Bells to open NYSE floor and traders buy shares of Crocs

The outbreak of the coronavirus has dealt a shock to the global economy with unprecedented speed. Following are developments Tuesday related to national and global response, the work place and the spread of the virus.


GREEN SHOOTS: States are in varying degrees of reopening, and so are businesses.

— The New York Stock Exchange reopened the trading floor Tuesday, though with plexiglass shields and far fewer traders.

— U.S. restaurant traffic is starting to return as states push to get back to normal. Customer transactions at major restaurant chains fell 21% from a year ago for the week ending May 17, but it was the fifth consecutive week in which that gap narrowed, according to The NPD Group, a data and consulting firm. About 93,000 U.S. chain restaurant locations reopened between May 10 and May 17. Transactions at full-service chains like Applebee’s and Olive Garden declined 49% from a year ago — or 33% in states where dining rooms reopened — compared with a 58% decline the prior week. Transactions at fast food chains fell 20% the week of May 17, a slight improvement from a week earlier.

— Steelcase has called back most employees from furlough. All of the company's manufacturing and distribution locations are open. Many office and showroom locations are also beginning to reopen, although some remain restricted under stay-at-home orders. Steelcase's backlog of customer orders was approximately $700 million as of May 1. The company expects to manufacture and ship most of its current backlog by the end of July.

— Restaurants and cafes reopened in Sakhalin in the Russian Far East as the region moved to ease restrictions in place since April 1. According to local officials Tuesday, restaurants must keep capacity below 50 people and place tables 1.5 meters away from one another with only two seats. Buffets and big parties are not allowed. Malls and shops reopened in the region last week.

TRAVEL & LEISURE: When markets opened, some of the biggest gainers were airlines, hotels, restaurants and cruise lines. People are betting on the return to more normal rates of travel and a resumption of all things leisure.

— The Czech Republic, Hungary and Slovakia are set to start reopening their borders for their citizens to travel.

The Czech Republic and Slovakia announced a deal for their citizens to travel across their common border and not to face a mandatory quarantine and tests for the coronavirus if they return in 48 hours.

Czech Prime Minister Andrej Babis said Tuesday Hungary is joining the Czechs and Slovaks to allow free travel among them for that limited period of two days. The measure will become effective on Wednesday.

— Australia’s prime minister says international travel could resume with New Zealand before Australians are allowed to fly interstate if state leaders refuse to reopen their borders.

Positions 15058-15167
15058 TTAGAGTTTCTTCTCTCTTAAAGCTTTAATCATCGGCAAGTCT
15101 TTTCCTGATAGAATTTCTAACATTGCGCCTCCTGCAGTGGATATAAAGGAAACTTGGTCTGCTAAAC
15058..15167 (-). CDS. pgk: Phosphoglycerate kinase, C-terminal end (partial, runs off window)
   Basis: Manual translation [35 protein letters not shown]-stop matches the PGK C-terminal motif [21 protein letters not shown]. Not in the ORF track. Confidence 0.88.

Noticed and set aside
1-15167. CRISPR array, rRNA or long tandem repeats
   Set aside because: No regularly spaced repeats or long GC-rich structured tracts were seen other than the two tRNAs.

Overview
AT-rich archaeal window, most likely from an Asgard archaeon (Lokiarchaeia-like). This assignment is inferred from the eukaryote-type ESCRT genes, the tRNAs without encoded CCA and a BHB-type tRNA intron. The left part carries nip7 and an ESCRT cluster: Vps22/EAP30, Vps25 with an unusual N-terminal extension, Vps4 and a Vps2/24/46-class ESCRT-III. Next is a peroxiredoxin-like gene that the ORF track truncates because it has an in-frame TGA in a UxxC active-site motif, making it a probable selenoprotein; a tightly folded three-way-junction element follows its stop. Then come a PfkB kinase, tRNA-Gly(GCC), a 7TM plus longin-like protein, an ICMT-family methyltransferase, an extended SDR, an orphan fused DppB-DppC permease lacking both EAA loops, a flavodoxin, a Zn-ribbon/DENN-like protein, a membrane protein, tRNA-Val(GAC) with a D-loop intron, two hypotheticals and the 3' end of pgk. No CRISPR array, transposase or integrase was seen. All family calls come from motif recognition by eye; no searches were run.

Prime Minister Scott Morrison said he spoke to his New Zealand counterpart Jacinda Ardern on Tuesday about resuming regular travel between the near-neighbors and such discussions will continue.

Every Australian state except those worst-effected by the pandemic -- New South Wales and Victoria -- have closed their borders to slow the coronavirus spread. Morrison added that Australia’s international borders “aren’t opening up any time soon.”

— Authorities in Greece say ticket reductions for sea travel from the mainland to the Greek islands will be introduced on June 1, with a sales tax cut aimed at stimulating the domestic tourism market. Giannis Plakiotakis, the merchant marine minister, said the sales tax rate on ferry tickets would be lowered from 24% to 13%.

Greece will begin opening up to international tourism on June 15.

EARNINGS: Most S&P 500 companies have reported earnings for the first quarter, but others continue to trickle in. The damage from the outbreak has been extensive.

— Hibbett Sports first-quarter sales fell 21%, hurt by store closings. Comparable store sales declined 19.5%, but the retailer's online sales more than doubled. Hibbett began reopening stores toward the end of April and now has more than 1,000 locations in operation.

— AutoZone's third-quarter domestic same-store sales dipped 1%, with federal stimulus checks helping to boost sales that declined when the virus outbreak began. It incurred about $75 million in COVID-19-related costs. AutoZone's stores have remained open during the pandemic.

MARKETS: Stocks surged on Wall Street Tuesday, driving the S&P 500 to its highest level in nearly three months, as hopes for economic recovery overshadow worries about the coronavirus pandemic.

GET YOUR KICKS: Pandemics are not good for shoe sales, with revenue at Nike, Foot Locker and other footwear companies taking big hits this year. Not so for Crocs, the ugly, easy-to-put-on rubber shoes once exclusively in the realm of gardeners and kitchen workers. Shares are up 35% in the last month and on Tuesday analysts with BMO Research told clients to buy the stock, ticker symbol CROX, believing that Crocs have more room to run with so many people isolating.

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